Civic tech startups are sprouting up with increasing frequency. But what makes a quality civic tech startup? Connecting citizens and governments; improving public services; amplifying the public’s voice; and increasing transparency and accountability, are all key.
Civic tech sits within the broader GovTech landscape and, despite a proliferation of confusing and overlapping terms (civic technologies; digital citizenship tools; citizen participation; civic engagement), effectively works to strengthen democracy by connecting governments and citizens — certainly a worthy cause. And yet as some commentators have noted, the growth of civic tech startups can leave the ecosystem appearing overwhelming and unproductive with “too many projects empowered while not facing the right direction”.
This is why facilitating partnerships and contracts between startups and local governments is crucial — as PUBLIC works to do through GovStart, its flagship growth programme. Fortunately, the dramatic increase in civic tech startups is mirrored by growing interest from local councils who have been particularly responsive to these new technologies, actively seeking out innovative ways to engage with citizens (as PUBLIC’s UrbanTech Report details). And with mobile apps, and cloud dashboards which integrate seamlessly into councils’ existing IT systems, the connection between the two has never been so seamless — or so productive.
So what does this enhanced connectivity achieve, and how do successful technologies serve the public?
Amplifying the public’s voice in decision-making processes
More and more local governments are developing innovative solutions in the face of escalating financial strains, making the input of the public especially valuable. New technologies like those of novoville — a GovStart member — and Commonplace enable the public to engage with local authorities in more productive and effective ways. novoville connects citizens directly to local government, making it easy for the public to respond to local polls and surveys and to comment on their cities’ future. And Commonplace transforms the public consultation process by improving participation and data-gathering processes.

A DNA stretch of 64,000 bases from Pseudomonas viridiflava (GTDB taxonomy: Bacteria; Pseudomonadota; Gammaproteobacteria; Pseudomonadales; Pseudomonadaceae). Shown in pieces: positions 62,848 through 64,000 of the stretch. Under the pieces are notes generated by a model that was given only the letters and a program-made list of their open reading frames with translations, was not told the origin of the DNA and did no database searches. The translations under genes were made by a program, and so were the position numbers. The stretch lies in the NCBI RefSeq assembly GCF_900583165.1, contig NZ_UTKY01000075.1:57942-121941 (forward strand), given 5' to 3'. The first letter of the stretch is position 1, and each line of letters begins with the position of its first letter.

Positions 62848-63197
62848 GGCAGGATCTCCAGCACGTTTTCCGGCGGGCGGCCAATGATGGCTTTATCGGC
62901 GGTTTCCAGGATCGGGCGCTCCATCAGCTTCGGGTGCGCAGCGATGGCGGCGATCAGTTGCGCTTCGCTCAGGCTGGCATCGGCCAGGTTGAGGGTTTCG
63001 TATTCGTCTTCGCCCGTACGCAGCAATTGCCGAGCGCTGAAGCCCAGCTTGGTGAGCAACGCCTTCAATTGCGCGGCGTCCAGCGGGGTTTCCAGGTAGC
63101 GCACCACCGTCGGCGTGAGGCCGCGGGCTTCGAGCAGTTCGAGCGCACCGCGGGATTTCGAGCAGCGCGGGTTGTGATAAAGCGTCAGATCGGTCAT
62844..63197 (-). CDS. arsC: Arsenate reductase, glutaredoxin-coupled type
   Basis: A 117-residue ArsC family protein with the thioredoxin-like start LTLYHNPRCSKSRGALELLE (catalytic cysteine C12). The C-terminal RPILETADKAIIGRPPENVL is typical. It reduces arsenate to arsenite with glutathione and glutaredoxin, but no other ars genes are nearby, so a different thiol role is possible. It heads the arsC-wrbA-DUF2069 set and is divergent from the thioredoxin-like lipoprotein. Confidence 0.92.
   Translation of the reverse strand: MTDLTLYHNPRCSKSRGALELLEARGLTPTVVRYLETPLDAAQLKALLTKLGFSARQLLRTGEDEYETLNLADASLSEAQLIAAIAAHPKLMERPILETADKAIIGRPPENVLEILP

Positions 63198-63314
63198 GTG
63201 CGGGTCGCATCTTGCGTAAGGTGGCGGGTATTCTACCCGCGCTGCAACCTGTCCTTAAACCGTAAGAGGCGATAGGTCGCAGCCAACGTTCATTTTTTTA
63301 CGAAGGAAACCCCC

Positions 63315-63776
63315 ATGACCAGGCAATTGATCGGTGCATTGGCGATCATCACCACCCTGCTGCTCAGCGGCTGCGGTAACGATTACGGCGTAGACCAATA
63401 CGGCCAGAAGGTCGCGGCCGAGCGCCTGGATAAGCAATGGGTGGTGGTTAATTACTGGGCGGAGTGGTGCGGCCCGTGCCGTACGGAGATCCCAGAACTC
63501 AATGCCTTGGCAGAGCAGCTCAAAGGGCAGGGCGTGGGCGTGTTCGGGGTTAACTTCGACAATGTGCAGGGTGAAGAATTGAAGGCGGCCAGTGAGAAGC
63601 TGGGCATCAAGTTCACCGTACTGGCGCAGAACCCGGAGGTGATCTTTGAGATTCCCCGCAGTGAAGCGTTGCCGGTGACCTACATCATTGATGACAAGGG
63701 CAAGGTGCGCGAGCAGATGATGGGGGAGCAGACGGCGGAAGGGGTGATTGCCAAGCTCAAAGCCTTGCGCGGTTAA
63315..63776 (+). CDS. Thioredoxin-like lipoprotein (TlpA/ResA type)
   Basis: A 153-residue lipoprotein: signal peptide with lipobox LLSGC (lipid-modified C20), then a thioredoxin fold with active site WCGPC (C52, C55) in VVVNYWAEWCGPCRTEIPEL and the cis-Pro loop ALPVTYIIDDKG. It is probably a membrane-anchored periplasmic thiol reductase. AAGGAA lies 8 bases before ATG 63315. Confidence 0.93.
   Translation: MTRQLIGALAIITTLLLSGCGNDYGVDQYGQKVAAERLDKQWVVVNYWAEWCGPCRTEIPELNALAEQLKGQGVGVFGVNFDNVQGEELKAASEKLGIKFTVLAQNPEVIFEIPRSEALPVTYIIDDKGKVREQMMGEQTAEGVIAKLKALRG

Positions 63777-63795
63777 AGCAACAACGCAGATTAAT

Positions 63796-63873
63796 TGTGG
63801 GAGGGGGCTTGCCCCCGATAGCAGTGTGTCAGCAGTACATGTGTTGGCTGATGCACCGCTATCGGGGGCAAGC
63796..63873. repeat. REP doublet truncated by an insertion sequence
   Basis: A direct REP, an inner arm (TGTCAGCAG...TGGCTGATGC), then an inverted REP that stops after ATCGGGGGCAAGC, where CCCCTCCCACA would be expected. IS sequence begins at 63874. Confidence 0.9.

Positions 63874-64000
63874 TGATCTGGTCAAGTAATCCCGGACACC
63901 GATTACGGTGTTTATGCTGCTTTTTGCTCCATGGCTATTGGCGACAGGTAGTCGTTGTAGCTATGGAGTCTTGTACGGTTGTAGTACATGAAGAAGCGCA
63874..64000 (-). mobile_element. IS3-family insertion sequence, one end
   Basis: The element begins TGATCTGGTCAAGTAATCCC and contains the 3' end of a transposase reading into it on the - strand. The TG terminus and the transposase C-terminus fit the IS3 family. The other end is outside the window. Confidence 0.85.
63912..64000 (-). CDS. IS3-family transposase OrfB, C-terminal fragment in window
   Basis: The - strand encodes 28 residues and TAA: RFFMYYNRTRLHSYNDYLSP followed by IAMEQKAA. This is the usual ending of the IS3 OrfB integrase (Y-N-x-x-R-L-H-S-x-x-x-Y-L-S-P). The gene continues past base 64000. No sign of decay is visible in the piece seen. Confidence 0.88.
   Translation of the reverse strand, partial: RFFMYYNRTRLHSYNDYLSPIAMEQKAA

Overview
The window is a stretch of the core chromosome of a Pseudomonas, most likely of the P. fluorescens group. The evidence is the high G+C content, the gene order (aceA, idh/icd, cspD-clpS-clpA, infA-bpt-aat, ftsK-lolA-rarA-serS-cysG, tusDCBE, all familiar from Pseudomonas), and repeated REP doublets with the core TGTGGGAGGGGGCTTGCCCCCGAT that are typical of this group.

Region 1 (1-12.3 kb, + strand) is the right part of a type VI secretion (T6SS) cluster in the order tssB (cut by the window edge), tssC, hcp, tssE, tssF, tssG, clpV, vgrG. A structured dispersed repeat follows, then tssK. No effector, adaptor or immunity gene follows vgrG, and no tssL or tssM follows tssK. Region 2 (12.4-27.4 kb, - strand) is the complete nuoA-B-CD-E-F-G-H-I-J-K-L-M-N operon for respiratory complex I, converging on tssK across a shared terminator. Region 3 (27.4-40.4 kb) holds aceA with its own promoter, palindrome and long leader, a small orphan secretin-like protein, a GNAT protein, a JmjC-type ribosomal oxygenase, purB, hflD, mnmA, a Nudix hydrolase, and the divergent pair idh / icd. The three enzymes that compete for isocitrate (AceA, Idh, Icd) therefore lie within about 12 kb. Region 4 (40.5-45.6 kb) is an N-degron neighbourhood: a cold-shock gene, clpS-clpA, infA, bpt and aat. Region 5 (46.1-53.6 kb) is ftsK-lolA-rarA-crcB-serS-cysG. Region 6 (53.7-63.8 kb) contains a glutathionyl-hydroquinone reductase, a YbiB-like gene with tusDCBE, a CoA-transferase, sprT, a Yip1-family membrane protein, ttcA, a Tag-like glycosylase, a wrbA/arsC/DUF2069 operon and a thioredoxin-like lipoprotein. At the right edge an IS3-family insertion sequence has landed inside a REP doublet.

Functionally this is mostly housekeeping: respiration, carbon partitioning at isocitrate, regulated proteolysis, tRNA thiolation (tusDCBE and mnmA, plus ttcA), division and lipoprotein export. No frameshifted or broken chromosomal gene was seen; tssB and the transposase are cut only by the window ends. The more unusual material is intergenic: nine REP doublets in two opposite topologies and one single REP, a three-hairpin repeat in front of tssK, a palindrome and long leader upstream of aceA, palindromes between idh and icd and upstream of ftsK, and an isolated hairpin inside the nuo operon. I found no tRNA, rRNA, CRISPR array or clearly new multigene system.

Improving the delivery of public services
Civic tech deliver services more efficiently by enabling citizens to access services securely and easily online — whether paying a fine, applying for a permit, or reporting a pothole — as well as by making use of collected data to optimise government processes. US-based mySidewalk, for instance, helps local governments get the most out of their data operationally and strategically by improving how they track, analyse, and communicate progress.
Civic technologies like these encourage local government to place public experience at the heart of policy decisions by coordinating public input to create a critical mass of voices.
Increasing transparency and accountability
Increased transparency and accountability is critical to regaining trust in public institutions. Startups like novoville make it easy for citizens to track councils’ responsiveness to specific reports — and for local governments to communicate progress on projects directly to citizens. mySociety’s TheyWorkForYou platform makes the workings of Parliament accessible to everyone, which alongside WriteToThem connects citizens directly to their representatives.
Open data platforms like OpenGov enable local government to use data productively, while other projects aim to democratise data more actively.
Barking and Dagenham Council’s Insight Hub uses data cleverly to directly relate to citizen concerns, plugging data into software that generates visualisations so that residents can understand their borough’s progress and how it compares to that of other areas.
Whether you champion the “let a thousand flowers bloom” philosophy, or think the civic tech landscape is becoming increasingly saturated, transformation in civic engagement is most productive when there is buy-in from the public sector — this is an essential part of PUBLIC’s mission.
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